NATHAN HAENLEIN’s graphite drawings of old ladies at slot machines, the willingly-hypnotized, car engines and snow storms use the geographic region of the Rust Belt as a container for exploring universal ways of coping with the life’s difficulties. His gel pen drawings, on the other hand, employ an arbitrary analog system that leads to complex, colorful patterns. The underlying connection for these disparate ways of drawing is an investigation of patience and repetition. Nathan received his MFA from the University of Iowa in 2002 and is currently a professor at Sonoma State University. His work has been included in Shifter magazine (2006 and 2009) and the forthcoming international drawing annual Manifest (2014). He has had solo exhibitions at Visalia Art Center (2008), Cleveland's now defunct Exit Gallery (2006) and The Ridderhof Martin Gallery (2003) at Mary Washington College. His work is included in the group exhibition Deadpan (the art of the expressionless), which closes on December 7, 2013, at Whitdel Arts (Detroit) and in a juried solo exhibition at the online exhibition site Gallery Gray. Nathan lives and works in Santa Rosa, California.
OtherPeoplesPixels: What do the seemingly unrelated subjects of your meticulous graphite drawings have in common?
This body of work began with the collapse of our economy in 2008, the
bankruptcy of GM and subsequent bailout by the government. I was raised
in Michigan and Ohio. The majority of my family was employed or
benefited from the auto industry. I was distracted by what I read and
heard in the news and the reality of the people living through the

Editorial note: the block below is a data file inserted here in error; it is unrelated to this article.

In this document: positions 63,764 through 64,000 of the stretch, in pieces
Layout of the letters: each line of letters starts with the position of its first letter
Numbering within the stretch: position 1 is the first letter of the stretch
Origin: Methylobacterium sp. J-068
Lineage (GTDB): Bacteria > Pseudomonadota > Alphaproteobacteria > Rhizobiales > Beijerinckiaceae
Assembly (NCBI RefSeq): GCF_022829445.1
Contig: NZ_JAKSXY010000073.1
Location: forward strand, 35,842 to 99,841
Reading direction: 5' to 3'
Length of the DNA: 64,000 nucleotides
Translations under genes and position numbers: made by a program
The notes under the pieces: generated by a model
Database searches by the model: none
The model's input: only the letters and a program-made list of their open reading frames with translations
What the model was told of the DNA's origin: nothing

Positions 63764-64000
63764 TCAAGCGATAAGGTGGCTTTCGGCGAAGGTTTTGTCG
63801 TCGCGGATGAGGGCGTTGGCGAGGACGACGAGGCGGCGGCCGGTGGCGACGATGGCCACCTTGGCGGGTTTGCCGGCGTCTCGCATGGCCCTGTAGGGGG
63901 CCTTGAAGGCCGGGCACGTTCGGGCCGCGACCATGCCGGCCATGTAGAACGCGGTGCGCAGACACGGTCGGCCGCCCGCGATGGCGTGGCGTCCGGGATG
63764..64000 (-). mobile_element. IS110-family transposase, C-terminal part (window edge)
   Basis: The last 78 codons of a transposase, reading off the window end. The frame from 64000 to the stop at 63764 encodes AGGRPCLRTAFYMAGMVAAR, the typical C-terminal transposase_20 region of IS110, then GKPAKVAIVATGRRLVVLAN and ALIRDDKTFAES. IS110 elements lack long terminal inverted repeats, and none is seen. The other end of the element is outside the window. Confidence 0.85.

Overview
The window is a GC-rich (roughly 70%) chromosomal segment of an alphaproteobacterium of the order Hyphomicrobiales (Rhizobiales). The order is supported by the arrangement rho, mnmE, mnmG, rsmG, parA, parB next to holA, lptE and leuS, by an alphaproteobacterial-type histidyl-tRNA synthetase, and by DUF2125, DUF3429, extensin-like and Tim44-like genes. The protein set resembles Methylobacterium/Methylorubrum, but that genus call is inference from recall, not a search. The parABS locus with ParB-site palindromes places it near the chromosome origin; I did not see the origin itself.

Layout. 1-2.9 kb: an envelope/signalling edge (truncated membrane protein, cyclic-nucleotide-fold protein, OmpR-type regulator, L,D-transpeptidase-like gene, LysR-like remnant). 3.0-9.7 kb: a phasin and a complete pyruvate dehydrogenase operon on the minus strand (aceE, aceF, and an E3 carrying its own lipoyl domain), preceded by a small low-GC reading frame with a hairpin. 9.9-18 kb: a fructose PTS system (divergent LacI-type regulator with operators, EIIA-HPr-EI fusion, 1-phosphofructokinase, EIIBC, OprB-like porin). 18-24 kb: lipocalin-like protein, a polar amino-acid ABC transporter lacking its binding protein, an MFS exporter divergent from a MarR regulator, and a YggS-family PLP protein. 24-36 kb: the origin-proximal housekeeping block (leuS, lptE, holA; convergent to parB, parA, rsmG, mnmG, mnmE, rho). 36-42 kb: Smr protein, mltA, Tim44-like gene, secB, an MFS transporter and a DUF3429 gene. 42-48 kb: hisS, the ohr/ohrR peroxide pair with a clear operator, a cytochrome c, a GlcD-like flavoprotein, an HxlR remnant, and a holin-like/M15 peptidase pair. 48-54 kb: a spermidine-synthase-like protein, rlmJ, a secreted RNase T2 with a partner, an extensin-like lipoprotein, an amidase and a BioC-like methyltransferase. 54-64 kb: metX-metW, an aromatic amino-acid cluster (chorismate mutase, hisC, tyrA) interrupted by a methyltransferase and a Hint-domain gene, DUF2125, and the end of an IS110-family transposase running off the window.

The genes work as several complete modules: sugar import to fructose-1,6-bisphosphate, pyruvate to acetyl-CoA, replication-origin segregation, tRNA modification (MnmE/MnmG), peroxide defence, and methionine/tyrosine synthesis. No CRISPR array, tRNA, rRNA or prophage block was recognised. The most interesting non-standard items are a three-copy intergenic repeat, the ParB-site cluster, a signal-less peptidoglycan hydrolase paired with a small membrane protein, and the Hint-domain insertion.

lowest point in an economy that had been below the national average
for decades. My graphite drawings are broken into conceptual subgroups
that expose the complexity of a geographic area and the varying
possibilities of experience.
The willingly-hypnotized are a metaphor for the Rust Belt. For years, the people in this area watched as economies constricted and changed their cities. Works depicting food, vice and escape shine a spotlight on how we cope. Additionally, the drawings elicit a small amount of shame followed by guilt. These feelings are powerful motivators that can cause either change or stagnation. The factory and its products are the gems in my work. I focus on the product and how they make it. I think of them as science and the genius of engineering. Lastly, the environment is always present. The weather and landscape shape a community. I am interested in natural beauty and the human impulse to control it.
OPP: Are the human subjects in your drawings individuals or are they just symbols of unwavering consumption? Do you relate to them or feel compassion for them?